The maturing of faith represents what Fowler suggests is a dynamic progression and way of living, rather than merely something you have or do not have. The development of faith is discovering union with God and encountering what it is to be fully human living in the design and plan of God. Throughout his book ‘Chrysalis’ Alan Jamieson points out that this maturing of our faith is a process through which we are ‘fashioned, shaped and prepared for use' as the instruments in the purposes of God. Mature leaders are inspired; their perception of self reflects their understanding of what it is, through the Holy Spirit, to not only grow into the fullness of Christ, but also identify that which ‘hinders’.
Maturity of Doing (Orthopraxy)
The dignity of leadership is complete with a maturity of doing as spiritual leaders incarnate or embody God’s purposes in mission. A mature understanding of mission is therefore an inevitable requirement of the spiritual leader whose ministry is to be meaningful and sustained. A maturity of doing moves away from potential dualistic thinking, and will focus on Jesus as the means of understanding a Trinitarian model of mission. Any suggestion that loving God is spiritual, while loving neighbours is material is undermined; the false dichotomy that fractures the Great Command is closed to make sense of the Great Commission. A mature orthopraxy will embrace Jesus’ comprehensive missional message, motive and life through a complete recognition and agreement with Lesslie Newbigin that “we are not authorised to do it any other way.”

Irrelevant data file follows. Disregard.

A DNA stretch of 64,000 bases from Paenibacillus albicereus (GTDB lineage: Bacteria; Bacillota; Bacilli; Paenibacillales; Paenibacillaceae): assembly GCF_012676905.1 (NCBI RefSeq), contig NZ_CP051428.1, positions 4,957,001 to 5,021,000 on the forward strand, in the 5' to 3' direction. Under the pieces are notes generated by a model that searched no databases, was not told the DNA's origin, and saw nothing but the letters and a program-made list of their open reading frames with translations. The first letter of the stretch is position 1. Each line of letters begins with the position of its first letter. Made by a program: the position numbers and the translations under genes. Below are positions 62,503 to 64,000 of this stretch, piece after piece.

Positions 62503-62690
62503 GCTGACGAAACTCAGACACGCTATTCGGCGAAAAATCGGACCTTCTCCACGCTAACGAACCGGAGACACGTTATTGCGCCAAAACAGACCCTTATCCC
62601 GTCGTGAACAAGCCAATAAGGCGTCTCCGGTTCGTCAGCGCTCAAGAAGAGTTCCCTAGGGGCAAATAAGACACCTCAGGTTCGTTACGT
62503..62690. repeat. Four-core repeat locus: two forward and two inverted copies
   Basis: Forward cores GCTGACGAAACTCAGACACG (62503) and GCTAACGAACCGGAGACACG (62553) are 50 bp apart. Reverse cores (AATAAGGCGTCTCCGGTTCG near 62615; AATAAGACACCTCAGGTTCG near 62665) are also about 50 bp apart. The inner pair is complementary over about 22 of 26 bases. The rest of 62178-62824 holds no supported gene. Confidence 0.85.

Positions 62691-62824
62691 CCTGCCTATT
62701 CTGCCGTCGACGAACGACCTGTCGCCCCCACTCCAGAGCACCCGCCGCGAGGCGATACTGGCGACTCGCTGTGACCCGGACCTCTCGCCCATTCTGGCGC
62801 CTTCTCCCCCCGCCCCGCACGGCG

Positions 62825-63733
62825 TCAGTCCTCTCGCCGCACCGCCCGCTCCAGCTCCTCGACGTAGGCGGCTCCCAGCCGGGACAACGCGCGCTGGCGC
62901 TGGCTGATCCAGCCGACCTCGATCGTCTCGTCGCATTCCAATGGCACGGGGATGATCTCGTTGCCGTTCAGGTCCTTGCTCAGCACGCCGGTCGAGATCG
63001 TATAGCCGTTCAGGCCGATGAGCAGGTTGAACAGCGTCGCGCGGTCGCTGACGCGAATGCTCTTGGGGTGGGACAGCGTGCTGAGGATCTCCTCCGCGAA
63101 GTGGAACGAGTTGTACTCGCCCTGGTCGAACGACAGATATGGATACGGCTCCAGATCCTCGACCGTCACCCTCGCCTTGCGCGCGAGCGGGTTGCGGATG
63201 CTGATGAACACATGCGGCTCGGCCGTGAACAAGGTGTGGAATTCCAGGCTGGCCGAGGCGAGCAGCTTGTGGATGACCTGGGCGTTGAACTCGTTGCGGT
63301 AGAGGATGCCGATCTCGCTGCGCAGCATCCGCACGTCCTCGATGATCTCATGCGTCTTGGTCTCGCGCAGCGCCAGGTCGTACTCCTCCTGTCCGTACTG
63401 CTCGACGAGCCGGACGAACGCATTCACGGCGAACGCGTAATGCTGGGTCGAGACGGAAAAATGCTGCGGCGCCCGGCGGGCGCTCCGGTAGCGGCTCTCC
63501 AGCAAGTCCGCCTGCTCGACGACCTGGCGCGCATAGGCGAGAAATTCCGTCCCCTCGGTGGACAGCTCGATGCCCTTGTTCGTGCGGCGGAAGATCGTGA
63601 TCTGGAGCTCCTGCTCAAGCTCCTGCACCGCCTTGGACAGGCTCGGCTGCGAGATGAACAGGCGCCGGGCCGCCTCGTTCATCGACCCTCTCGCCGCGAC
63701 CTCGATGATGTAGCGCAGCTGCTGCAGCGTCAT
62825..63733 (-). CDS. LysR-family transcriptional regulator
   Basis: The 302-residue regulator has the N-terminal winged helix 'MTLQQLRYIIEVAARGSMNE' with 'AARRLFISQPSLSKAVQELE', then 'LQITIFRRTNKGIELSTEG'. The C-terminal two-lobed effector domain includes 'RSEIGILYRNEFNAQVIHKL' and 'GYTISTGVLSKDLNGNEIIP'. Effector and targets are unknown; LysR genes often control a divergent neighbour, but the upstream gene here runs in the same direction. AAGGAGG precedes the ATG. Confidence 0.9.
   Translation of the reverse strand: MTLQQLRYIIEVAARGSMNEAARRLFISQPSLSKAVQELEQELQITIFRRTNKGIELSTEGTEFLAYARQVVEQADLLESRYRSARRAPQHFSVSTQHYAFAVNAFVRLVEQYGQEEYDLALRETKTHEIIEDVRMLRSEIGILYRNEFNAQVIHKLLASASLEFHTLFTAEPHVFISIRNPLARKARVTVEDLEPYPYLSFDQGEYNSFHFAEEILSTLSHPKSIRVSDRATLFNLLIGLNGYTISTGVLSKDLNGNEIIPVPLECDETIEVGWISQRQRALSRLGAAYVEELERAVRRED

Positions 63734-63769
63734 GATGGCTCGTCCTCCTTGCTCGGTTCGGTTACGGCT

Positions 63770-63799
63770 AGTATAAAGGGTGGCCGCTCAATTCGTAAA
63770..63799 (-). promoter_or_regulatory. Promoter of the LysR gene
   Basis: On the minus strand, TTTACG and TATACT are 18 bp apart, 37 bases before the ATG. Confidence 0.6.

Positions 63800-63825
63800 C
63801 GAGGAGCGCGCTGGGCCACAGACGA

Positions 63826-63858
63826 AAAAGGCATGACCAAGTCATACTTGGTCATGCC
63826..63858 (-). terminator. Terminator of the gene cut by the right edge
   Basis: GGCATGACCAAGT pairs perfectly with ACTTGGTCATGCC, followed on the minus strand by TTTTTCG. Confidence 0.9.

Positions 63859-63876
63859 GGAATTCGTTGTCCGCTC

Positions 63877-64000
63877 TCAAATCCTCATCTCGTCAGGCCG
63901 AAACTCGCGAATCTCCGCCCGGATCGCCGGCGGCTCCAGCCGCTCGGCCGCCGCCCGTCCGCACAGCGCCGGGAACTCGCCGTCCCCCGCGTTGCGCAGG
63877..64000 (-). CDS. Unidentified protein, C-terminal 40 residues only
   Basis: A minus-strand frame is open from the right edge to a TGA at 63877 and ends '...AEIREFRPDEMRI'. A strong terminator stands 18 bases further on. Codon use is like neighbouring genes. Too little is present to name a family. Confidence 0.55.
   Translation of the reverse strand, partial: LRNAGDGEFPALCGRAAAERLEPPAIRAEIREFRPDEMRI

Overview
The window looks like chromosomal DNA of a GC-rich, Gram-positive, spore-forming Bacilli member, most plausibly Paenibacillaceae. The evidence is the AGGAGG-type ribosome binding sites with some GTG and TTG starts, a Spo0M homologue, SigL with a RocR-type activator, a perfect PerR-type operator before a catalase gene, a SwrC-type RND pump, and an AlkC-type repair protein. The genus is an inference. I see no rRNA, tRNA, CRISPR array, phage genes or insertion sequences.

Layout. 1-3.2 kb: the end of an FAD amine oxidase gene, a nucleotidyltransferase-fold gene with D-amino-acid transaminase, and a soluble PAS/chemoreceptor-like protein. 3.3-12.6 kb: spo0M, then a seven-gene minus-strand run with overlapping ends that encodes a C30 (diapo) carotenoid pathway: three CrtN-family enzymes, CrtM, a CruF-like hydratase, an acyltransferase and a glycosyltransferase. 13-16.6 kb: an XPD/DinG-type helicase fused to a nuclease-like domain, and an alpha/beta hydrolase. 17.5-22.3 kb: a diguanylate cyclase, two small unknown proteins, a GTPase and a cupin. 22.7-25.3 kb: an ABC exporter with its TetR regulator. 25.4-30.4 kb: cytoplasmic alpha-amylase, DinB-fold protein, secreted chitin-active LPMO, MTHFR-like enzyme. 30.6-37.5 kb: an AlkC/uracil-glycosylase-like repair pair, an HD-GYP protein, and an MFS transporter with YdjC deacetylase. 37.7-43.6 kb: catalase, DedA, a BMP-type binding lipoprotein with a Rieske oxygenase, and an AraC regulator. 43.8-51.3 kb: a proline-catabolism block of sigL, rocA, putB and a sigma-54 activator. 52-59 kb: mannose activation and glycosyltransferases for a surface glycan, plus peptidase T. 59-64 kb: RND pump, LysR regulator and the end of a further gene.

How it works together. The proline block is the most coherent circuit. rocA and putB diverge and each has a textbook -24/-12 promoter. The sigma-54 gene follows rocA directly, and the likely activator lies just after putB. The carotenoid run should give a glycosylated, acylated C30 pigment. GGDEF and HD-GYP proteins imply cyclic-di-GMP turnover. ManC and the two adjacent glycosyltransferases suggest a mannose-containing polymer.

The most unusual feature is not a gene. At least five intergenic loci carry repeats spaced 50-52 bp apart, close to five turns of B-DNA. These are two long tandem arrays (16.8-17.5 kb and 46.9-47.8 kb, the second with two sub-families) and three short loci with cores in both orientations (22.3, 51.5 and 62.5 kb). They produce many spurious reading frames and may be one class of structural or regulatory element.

Maturity in mission not only needs initial ascent of thought and action that engages with the breadth of missional theology; but it also requires ongoing theological reflection that maintains the primacy of Christ’s mission through the church in God’s world. Reflective leaders are able to use tools of theological reflection to identify where mission is being pulled out of shape, in other words where mission stops being Christ shaped.
This series looking at the ‘essence, function and form’ of training has covered much ground. From the discussion of essence and the challenge to embrace and facilitate a creative tension; through an exploration of expectations and the acknowledgement that function flows from essence not form. It is from here that this discussion of form, or the shape, of training college programmes has emerged.
Training colleges need to be shaped to develop leaders who demonstrate good emotional health through knowing ‘who and whose they are’; training colleges need to be shaped to develop thinking and not thoughtless leaders and finally training colleges need to be shaped to develop a maturity of leadership that culminates in action with missional clarity. This is Chrysostom’s one thing that counts, ‘excellence of character’, and this is what Catherine Booth gets us to think about when she asks:
“What does God want with us? He wants us just to be, and to do. He wants us to be like His Son, and then to do as His Son did; and when we come to that He will shake the world through us”
Wednesday, February 29, 2012
The loss of identity can be tragic as it can be dramatic; the raw material of rip-roaring novels and films as characters such as Robert Ludlum’s Jason Bourne rediscover who and what they are. Their lives an edge of the seat odyssey of recovery of self, worthy of a trip to the cinema! The challenge for church, says van Gelder , is to maintain its identity through first understanding its essence, ‘what it is’ (our message), it is then that the church can understand its function, ‘what it does’ (our part in God’s mission), then helping the church fully appreciate its identity or form, ‘how it organises itself’ (as one army).In other words, to avoid an identity crisis, the order is significant, the form of church is directed by what the church does in response to what it is called to be.